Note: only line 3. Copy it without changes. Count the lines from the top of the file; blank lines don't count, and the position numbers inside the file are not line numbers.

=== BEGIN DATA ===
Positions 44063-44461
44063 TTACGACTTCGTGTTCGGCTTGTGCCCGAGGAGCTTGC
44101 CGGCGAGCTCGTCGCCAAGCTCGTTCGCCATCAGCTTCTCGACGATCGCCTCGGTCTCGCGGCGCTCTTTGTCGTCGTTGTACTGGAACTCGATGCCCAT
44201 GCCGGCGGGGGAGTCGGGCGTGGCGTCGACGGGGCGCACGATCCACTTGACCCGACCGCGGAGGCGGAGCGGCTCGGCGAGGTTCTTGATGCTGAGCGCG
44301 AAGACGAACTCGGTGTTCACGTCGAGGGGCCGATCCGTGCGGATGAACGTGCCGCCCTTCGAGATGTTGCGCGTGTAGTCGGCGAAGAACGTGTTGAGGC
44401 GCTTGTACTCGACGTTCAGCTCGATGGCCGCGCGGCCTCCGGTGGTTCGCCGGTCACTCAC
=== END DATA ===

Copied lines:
44101 CGGCGAGCTCGTCGCCAAGCTCGTTCGCCATCAGCTTCTCGACGATCGCCTCGGTCTCGCGGCGCTCTTTGTCGTCGTTGTACTGGAACTCGATGCCCAT